Saturday, March 20, 2010

Rich in Money vs Rich in Time

A good passage from a book called "Free: The Future of a Radical Price," which I'm reading now:
If you're a kid, you probably have more time than money. That's the force behind MP3 file trading, which is kind of a hassle but is free (albeit illegal!). As Steve Jobs famously pointed out, if you download music from peer-to-peer services, you're likely to deal with problematic file formats, missing album information, and the chance that it's the wrong song or a poor quality version. The time it takes to avoid paying means "you're working for under minimum wage," he noted. Nevertheless, if you're time-rich and money-poor, that makes sense. Free is the right price for you.
But as you get older, the equation reverses and $0.99 here and there no longer seems as big a deal. You migrate into a paying customer, the premium user in the freemium equation.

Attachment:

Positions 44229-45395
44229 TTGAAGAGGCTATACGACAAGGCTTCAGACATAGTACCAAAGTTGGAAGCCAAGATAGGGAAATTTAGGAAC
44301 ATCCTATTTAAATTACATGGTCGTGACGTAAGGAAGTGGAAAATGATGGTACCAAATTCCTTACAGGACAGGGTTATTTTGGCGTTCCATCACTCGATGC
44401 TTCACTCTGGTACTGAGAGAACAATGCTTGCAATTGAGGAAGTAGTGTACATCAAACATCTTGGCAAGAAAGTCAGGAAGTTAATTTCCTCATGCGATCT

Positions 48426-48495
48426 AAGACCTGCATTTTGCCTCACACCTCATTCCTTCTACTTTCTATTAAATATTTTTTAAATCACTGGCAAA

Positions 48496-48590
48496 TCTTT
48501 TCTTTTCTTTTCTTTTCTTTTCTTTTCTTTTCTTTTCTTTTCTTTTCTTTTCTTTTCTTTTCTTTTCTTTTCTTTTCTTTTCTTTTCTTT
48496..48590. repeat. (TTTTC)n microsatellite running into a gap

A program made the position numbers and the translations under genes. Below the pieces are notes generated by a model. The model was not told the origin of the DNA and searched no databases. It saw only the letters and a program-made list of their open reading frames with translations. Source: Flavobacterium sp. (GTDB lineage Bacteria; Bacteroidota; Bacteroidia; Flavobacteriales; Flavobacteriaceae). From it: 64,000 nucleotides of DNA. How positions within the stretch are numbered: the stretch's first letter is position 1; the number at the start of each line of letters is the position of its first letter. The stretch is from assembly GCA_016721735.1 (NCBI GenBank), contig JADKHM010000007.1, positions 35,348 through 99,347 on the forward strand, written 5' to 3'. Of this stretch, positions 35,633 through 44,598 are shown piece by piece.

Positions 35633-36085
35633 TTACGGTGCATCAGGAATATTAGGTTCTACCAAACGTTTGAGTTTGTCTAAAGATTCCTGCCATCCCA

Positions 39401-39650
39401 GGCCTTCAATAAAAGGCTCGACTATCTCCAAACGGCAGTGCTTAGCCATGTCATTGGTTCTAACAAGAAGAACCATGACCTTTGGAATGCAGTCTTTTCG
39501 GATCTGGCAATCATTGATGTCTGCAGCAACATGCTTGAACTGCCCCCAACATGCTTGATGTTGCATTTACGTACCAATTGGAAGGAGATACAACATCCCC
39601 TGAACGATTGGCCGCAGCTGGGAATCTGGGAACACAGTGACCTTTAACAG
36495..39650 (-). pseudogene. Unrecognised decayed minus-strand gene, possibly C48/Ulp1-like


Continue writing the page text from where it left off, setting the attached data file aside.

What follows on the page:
This has certainly proven true in my life. I've ditched the Napsters and BitTorrents of my teenage years. Now, my fiancee and I love to sort through our Netflix queue together, and we actually get kind of excited waiting a few days for the next movie to arrive. (Though, unfortunately for me, she's having the new Twilight movie sent to us for Monday. Bleh!) We also don't mind paying the bill, as it's only a few dollars a month.

Similarly, now paying 99 cents to have a song downloaded instantly to my iPhone wherever I am is nothing compared to the pain that I would have to endure to get the same song illegally.

1 comments:

Adam Gurri said...

It's a good book. I think Chapter 14, where he gets into what's going on in the music industry in China, is better than the whole rest of the book.